North Ayrshire sets £48m housing revenue spend as Dumfries & Galloway also reveals budget
Despite having to find savings of around £9.3 million, North Ayrshire Council agreed a £326m revenue budget which it said gives particular emphasis to some of the council’s highest priorities - North Ayrshire’s young people, the Health and Social Care Partnership (HSCP) and reducing inequality.
With housing continuing to play a key role in supporting the delivery of those priorities, a housing revenue budget of £48m and a total capital investment programme of £53m was approved by elected members.
This will result in £33m invested in council house building as well as more than £11m to deliver 750 new kitchens, 700 new bathrooms, re-roofing and re-rendering of 800 houses, new central heating in 350 houses and rewiring of 200 houses.
Council house rent levels in North Ayrshire are expected to remain below the Scottish average and this will continue following the introduction of a 2.79 per cent increase to rent levels from 1 April.
The budget will provide £5.5m extra funding to Health and Social Care. A motion proposed at the meeting by council leader Joe Cullinane means an extra £4m to support change in the HSCP, alongside £3m for core services - achieved through removing the requirement to deliver £1.5m of new savings.
A number of other budget amendments will see £3.6m investment in local communities and £1.7m to help the fight against poverty in North Ayrshire. These include establishment of a £3.2m community investment fund, £230,000 for a Community Empowerment Unit; £122,000 for a Community Food Plan; almost £850,000 for a Poverty Challenge Fund; £200,000 for a Universal Basic Income Pledge; £150,000 to develop North Ayrshire’s “Fair for All” strategy. In addition, £200,000 was set aside to create additional Modern Apprenticeships.
Councillor Cullinane said: “Delivering better outcomes in partnership with our communities, reducing poverty and building a better future for our young people is at the very heart of what we are trying to do here in North Ayrshire.
“We have managed to deliver a budget which not only achieves that balance but also helps those most in need while protecting both frontline services and jobs, by taking some of the proposed savings off the table. Indeed, there will be additional jobs as a result of our Budget.”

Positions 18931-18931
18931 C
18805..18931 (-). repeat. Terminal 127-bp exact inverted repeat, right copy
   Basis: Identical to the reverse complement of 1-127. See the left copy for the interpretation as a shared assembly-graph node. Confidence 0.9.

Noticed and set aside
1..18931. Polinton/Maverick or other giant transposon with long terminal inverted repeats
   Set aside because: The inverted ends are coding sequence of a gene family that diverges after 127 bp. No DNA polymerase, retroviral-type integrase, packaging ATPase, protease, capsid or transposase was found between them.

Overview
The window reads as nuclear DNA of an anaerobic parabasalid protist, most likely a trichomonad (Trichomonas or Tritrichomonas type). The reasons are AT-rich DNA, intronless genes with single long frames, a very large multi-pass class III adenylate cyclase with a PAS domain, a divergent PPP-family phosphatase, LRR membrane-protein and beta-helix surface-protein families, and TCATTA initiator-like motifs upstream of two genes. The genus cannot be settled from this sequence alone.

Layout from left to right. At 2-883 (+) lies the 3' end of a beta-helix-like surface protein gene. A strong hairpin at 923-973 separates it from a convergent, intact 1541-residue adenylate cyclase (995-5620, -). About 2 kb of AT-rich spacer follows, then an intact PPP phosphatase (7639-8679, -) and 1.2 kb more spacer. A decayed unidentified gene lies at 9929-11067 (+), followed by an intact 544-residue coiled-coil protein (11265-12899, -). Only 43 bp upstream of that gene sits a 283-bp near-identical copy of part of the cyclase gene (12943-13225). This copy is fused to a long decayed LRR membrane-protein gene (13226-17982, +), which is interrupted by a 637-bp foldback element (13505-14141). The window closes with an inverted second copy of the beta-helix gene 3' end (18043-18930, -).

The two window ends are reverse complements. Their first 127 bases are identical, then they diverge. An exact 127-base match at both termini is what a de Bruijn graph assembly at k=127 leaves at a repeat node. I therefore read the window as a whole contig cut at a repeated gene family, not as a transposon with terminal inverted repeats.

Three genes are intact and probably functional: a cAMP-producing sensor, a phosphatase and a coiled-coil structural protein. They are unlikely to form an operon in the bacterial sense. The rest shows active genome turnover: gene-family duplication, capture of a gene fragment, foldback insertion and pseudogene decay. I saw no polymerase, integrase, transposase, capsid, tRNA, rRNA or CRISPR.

A budget consultation late last year saw 70% of local residents say that they agreed that Council Tax should be increased with the stipulation that the extra income will be ring-fenced for education.
Council leader Ronnie Nicholson said that the budget clearly set out how the Administration will close the £16m funding gap to deliver a balanced budget as well as continuing to invest in the region’s priorities.
The approved budget sees over £2.5m of new anti-poverty initiatives including breakfast clubs and a ‘Links to Work’ programme will help support more people back into work in some of our most deprived areas and a £1m Town Centre Living Fund to bring derelict and empty properties into use for housing - getting more people back into our town centres.
Speaking during the budget debate, the council leader said: “From driving down youth unemployment, taking the impact of flooding seriously, rebuilding our schools and becoming the first council in Scotland to achieve Living Wage accreditation, the budget decisions of this Administration are delivering across Dumfries and Galloway.
“We have done this in the face of unprecedented cuts in funding from the government-with over £50m of savings made in the past four years alone and a further £16m to achieve this year.
“By reviewing every aspect of the way our council works and implementing the radical re-shaping of our council’s structures to reduce the number of departments, we have been able to make those tough savings in a way that not only protects our frontline services but refocuses funding towards our council’s priorities.”
A total of 31 councils have set their rates to date:
Only South Ayrshire Council has yet to announce its spending plans.